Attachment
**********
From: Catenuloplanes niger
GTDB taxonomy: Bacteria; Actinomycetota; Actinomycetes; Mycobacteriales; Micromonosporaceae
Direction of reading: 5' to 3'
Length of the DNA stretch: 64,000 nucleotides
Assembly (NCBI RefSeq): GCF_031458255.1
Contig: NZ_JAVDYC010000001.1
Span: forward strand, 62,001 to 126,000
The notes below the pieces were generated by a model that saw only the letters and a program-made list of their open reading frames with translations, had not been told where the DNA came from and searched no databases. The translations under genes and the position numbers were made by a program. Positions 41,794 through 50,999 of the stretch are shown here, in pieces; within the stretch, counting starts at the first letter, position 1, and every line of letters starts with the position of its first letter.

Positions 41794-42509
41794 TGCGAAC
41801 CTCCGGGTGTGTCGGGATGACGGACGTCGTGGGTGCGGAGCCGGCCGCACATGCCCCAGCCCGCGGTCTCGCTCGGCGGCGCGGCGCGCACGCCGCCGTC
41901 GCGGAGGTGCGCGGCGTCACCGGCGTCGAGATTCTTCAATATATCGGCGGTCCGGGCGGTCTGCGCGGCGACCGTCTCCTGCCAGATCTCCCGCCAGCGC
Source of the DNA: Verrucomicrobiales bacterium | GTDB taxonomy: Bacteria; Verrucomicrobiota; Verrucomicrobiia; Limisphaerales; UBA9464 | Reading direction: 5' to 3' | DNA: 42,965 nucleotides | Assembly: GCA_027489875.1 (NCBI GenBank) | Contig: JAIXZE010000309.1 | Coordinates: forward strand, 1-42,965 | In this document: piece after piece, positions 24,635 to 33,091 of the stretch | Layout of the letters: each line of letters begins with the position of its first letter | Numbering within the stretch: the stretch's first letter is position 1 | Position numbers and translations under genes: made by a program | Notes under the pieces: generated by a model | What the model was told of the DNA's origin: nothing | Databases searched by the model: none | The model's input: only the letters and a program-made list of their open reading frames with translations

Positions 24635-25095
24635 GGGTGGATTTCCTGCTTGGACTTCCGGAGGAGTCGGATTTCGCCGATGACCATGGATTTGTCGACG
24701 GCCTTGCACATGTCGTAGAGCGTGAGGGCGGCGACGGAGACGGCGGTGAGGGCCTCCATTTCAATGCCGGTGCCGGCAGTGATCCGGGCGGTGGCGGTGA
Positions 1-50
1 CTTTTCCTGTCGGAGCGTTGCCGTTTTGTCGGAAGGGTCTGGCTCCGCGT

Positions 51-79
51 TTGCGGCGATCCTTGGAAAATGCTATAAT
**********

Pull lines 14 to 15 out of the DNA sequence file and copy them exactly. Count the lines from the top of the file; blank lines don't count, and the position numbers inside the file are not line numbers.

Positions 24635-25095
24635 GGGTGGATTTCCTGCTTGGACTTCCGGAGGAGTCGGATTTCGCCGATGACCATGGATTTGTCGACG